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Parasitoids and Predators of Insect Pests on Chrysanthemums in Hawaii

Proceedings of the Hawaiian Entomological Society
Smithsonian Institution Biodiversity Heritage Library
Publication Date
  • Biology
  • Chemistry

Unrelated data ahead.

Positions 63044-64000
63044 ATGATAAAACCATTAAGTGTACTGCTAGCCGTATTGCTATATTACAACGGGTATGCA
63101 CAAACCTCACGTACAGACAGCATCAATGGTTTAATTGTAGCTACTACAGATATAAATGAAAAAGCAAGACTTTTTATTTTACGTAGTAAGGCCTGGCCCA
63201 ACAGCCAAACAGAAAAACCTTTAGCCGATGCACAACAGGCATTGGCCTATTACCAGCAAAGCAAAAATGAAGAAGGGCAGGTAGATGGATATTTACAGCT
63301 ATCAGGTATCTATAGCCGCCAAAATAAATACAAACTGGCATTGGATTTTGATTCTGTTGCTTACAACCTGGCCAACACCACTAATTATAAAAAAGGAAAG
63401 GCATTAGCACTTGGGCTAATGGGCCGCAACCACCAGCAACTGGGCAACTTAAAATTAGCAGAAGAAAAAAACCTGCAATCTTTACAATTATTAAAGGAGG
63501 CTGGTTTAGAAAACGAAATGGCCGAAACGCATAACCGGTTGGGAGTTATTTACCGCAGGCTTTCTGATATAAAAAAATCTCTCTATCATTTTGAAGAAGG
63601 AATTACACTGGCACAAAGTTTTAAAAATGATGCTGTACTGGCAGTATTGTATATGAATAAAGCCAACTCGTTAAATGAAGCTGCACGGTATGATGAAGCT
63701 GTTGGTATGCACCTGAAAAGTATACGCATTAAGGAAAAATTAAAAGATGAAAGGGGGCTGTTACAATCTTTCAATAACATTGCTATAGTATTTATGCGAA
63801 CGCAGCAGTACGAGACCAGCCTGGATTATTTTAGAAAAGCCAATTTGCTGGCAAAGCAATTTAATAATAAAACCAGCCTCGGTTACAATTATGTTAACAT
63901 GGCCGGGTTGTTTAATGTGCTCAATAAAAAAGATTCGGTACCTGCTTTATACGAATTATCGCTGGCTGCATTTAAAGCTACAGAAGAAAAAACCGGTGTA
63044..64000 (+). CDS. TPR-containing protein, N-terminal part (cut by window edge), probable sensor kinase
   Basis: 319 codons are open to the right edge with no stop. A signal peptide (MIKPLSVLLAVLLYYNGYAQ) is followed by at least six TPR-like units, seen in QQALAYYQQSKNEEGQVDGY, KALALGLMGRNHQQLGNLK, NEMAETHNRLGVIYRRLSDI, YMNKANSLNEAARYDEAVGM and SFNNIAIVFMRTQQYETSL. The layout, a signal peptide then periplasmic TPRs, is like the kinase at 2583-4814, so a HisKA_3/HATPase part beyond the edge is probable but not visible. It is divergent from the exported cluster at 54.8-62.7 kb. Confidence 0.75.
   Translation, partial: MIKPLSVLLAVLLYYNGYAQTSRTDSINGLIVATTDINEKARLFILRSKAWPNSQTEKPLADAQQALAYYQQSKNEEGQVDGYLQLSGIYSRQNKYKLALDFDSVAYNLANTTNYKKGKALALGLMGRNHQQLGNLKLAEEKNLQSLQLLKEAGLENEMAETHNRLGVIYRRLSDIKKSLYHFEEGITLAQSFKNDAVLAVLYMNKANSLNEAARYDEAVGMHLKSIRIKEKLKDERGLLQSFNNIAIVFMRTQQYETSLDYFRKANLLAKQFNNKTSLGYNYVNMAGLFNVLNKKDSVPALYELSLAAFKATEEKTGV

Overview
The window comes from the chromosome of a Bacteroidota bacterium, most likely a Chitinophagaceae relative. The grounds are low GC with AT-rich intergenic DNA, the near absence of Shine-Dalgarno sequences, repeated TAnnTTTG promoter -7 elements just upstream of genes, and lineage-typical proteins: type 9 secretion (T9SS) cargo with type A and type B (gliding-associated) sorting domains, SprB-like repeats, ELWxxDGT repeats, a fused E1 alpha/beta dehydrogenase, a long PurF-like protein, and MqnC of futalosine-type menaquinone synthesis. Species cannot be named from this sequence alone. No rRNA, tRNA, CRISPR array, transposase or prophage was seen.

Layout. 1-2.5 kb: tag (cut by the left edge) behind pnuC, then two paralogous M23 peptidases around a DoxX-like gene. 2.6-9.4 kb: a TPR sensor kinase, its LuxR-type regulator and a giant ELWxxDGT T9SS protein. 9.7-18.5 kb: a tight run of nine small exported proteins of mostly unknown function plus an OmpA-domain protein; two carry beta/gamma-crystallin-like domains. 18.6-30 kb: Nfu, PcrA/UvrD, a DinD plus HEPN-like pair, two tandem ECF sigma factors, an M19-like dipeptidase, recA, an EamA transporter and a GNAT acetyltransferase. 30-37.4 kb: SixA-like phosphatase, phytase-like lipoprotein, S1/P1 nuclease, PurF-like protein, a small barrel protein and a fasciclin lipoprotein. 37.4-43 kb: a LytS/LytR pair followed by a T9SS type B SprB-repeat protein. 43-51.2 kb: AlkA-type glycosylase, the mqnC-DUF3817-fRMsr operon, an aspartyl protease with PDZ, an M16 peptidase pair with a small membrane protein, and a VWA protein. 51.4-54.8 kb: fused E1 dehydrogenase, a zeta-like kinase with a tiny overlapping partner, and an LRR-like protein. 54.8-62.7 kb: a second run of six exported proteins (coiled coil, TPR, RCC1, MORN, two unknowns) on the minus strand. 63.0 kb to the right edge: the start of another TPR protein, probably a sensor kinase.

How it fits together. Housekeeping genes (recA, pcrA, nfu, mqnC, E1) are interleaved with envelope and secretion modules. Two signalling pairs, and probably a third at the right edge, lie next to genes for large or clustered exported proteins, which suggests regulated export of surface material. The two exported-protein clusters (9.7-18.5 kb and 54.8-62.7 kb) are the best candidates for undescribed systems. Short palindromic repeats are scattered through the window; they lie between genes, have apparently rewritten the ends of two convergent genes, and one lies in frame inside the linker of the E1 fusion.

Trials were conducted at a commercial cut-chrysanthemum nursery in Mountain View, Hawaii to evaluate biological control of chrysanthemum insect pests. No chemical pesticides were applied throughout the growing season. Numerous parasitoids and predators of the agromyzid leafminer, Liriomyza trifolii (Burgess), the green peach aphid (GPA), Myzus persicae (Sulzer), and the variegated cutworm (VC), Peridroma saucia (Hubner), were recovered. The two dominant parasitoid species of L. trifolii, Diglyphus intermedius (Girault), and Ganaspidium utilis Beardsley, provided biological control during the first 7 to 9 weeks after planting when the unmarketed portion of the chrysanthemum foliage was growing. Additional biorational or chemical control methods are necessary for GPA. VC, and L. trifolii when their damage affects the marketable portion of the crop.

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